Whenever I count my blessings, which I try to frequently do, I often begin with the excellent human beings in my life, many of whom are female. I greatly value the close friendships that I have with these women and offer thanks that we live in times when the sexes can mingle so easily and so often.
And yet – the very ease of our mingling has given rise to the erroneous but widely-held opinion that there are no differences between the sexes, an opinion that has created some very real difficulties in inter-gender relating.
Every human has both a masculine and a feminine side, one of which predominates in most everyone. Which predominates in a person is usually but not always identical with that individual’s secondary sex characteristics, and some people so identify with their bodies that they behave as if they are only the one and not at all the other.
Sri Vimalananda disagreed:
“Both men and women possess attributes of both Shiva and Shakti, but in different measure. The chief characteristic of Shakti is that She is kinetic, She moves. And this is the chief characteristic of a woman, that she is changeable. Some call her fickle. Shiva’s chief characteristic is His immobility. Likewise, a man is, or should be, firm. Often, he is unyielding. Men are creatures of ambition, and women are creatures of emotion. Women have to learn firmness; men have to learn emotion.”
It is exciting to me to find Vimalananda’s sentiments echoed in current discourse, for example in the work of John Wineland. As Wineland sees it (you can listen to him discuss this in this podcast, part 1 and part 2) and as Vimalananda also maintained, the masculine wants to penetrate, and the feminine wants to be penetrated — and not just sexually. Women innately want to be penetrated by deep consciousness, to be ravished by a man who knows how to rest in consciousness and create a condition in which the woman feels contained. Men innately want to penetrate into deep consciousness, to become stable there where he can make a woman feel “seen,” adored, steadied.
The feminine (in a woman or a man) wants intimacy, connection, pleasure; the masculine (in a man or a woman) wants stability, solitude. The masculine grows in solitude and with other men; the feminine grows in pleasure and with other women. A man who is healthily established deep within himself draws a woman into her feminine just by his deepness; a woman who loves wholesomely propels a man into his masculine.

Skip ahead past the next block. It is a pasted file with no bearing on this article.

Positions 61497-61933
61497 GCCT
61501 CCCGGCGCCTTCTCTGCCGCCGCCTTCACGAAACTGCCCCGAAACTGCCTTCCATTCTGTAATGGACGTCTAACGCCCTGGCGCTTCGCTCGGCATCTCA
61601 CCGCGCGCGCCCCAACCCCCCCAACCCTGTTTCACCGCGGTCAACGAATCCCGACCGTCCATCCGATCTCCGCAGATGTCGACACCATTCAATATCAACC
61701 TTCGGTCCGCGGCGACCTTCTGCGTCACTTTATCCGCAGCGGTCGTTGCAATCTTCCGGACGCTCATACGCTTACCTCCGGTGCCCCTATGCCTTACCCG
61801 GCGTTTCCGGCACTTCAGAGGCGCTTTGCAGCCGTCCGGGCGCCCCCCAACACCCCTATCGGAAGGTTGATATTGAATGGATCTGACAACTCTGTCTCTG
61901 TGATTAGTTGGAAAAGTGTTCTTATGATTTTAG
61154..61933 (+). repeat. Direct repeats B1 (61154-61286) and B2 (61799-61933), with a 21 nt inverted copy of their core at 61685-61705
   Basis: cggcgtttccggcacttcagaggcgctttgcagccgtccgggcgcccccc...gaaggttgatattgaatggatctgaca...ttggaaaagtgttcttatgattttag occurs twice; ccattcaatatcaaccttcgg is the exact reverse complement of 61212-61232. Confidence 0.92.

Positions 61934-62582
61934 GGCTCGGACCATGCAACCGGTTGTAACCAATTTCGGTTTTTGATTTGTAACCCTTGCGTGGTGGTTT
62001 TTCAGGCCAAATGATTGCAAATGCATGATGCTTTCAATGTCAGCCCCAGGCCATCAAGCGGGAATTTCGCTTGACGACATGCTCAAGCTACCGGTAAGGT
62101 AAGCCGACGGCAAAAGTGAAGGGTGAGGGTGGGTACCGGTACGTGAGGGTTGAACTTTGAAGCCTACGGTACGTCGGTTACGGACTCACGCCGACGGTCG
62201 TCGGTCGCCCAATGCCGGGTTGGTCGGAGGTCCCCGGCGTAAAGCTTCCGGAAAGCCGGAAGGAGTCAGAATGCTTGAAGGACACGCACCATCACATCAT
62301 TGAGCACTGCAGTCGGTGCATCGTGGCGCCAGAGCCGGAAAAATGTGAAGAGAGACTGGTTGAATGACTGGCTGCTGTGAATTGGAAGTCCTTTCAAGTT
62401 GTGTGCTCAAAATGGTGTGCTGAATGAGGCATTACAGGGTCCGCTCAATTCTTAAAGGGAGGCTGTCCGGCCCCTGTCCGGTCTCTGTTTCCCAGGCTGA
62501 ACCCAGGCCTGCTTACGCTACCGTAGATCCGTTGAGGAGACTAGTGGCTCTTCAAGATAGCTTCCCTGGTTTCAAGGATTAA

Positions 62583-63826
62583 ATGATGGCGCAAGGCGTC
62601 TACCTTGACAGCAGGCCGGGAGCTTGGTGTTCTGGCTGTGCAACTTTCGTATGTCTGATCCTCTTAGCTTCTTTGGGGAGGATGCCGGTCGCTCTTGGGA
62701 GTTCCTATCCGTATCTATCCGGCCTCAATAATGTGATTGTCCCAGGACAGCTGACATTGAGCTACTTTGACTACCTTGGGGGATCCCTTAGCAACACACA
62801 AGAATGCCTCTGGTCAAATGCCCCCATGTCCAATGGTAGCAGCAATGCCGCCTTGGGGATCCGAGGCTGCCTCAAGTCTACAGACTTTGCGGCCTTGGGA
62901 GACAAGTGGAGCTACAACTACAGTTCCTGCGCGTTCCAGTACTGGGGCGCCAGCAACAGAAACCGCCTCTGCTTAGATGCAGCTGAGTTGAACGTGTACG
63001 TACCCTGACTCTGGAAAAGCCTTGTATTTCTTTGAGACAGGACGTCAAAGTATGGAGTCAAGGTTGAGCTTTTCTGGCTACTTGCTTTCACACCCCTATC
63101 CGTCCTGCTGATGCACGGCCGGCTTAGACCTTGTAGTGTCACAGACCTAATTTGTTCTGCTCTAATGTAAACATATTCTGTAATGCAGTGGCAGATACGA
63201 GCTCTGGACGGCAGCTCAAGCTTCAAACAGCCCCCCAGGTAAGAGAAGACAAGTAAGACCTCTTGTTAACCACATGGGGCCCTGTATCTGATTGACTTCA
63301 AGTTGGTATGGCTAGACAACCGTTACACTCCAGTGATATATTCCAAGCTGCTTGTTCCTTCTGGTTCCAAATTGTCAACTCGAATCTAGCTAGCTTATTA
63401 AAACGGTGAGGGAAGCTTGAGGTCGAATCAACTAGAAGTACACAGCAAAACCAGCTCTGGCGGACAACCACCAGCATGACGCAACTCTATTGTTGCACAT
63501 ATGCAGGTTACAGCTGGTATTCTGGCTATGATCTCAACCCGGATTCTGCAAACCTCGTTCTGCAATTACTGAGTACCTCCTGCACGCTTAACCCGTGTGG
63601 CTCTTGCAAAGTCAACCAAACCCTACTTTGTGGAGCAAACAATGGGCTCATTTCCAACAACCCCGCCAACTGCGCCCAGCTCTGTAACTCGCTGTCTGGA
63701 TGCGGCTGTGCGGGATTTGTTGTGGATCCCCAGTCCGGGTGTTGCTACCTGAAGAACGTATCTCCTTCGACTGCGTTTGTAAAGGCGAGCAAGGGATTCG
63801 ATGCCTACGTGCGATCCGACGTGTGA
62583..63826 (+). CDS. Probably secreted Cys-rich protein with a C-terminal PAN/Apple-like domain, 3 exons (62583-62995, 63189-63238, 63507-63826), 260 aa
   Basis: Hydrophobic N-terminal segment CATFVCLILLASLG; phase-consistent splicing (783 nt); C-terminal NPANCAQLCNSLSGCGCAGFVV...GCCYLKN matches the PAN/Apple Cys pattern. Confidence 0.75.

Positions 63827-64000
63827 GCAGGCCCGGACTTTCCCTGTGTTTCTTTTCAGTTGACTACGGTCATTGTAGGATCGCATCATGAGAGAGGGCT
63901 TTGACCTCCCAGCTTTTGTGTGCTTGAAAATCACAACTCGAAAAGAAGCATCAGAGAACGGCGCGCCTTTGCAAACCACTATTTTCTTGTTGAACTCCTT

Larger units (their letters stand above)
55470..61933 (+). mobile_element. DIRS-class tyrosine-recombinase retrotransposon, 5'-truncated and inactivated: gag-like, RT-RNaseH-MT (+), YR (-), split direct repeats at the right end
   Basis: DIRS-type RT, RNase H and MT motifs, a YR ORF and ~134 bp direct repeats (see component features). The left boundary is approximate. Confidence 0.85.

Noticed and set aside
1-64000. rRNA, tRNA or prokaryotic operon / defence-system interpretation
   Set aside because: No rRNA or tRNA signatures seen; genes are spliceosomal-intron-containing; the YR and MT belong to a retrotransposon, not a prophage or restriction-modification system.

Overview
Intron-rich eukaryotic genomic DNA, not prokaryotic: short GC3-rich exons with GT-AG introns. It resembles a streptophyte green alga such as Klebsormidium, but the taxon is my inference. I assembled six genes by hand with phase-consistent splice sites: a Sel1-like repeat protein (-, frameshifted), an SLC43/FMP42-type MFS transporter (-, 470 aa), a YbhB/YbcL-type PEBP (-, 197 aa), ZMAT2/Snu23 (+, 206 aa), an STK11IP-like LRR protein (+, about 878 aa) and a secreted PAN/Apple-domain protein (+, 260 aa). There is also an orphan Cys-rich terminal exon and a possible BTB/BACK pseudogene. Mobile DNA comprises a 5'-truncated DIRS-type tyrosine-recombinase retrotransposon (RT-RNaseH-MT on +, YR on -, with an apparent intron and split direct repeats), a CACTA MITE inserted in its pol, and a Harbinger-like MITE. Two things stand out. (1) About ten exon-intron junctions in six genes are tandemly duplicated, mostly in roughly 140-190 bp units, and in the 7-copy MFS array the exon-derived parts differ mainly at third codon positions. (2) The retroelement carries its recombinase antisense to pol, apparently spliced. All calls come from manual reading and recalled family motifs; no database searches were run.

A man’s ability to be with his own feminine gives him the capacity to be comfortable with and to relate healthily with the feminine in others; a woman’s ability to be with her own masculine gives her the capacity to be comfortable with and to relate healthily with the masculine in others. Too often today a woman tries to compete with a man in masculinity without really knowing her own masculine; this can cause her to become hard, dry, and angry. Too often today a man comes to a woman seeking only pleasure without really knowing his own feminine; a woman will resist opening to a man if she feels that he can’t handle his own feminine.
Relationships between two people who don’t know their own personal masculine and feminine tend to break down when one partner starts to think and say that the other is wrong and shows contempt, or a lack of empathy. Two people who value their relationship and wish to cultivate and nourish it must develop and maintain mutual empathy and open communication.
When the masculine and the feminine in two people meet beneficially is when the magic begins; this is the “relationship yoga” that Vimalananda so prized:
“Yoga is not a system of physical jerks; know it once and for all. Yoga is meant to make every home a happy home. When every family member is giving out his or her best to unite the family and make it a success, that is real yoga.”
In my life all too often my own early imperfect patterns of relating (we all have them) have induced me to fail to live up to this standard; and so whenever I count my blessings, I also remember to thank each of my loved ones who have returned kindness for harshness, who have displayed empathy even when I could not, who have never given up on me just as I, under similar circumstances, have not given up on them. May we all strive daily to make our homes happy homes!
There is still space in Dr. Svoboda, Chandra Easton & Scott Blossom’s upcoming course, Shiva & Shakti: The Power of Transformation, April 13 – 15th in Berkeley, California. More info here.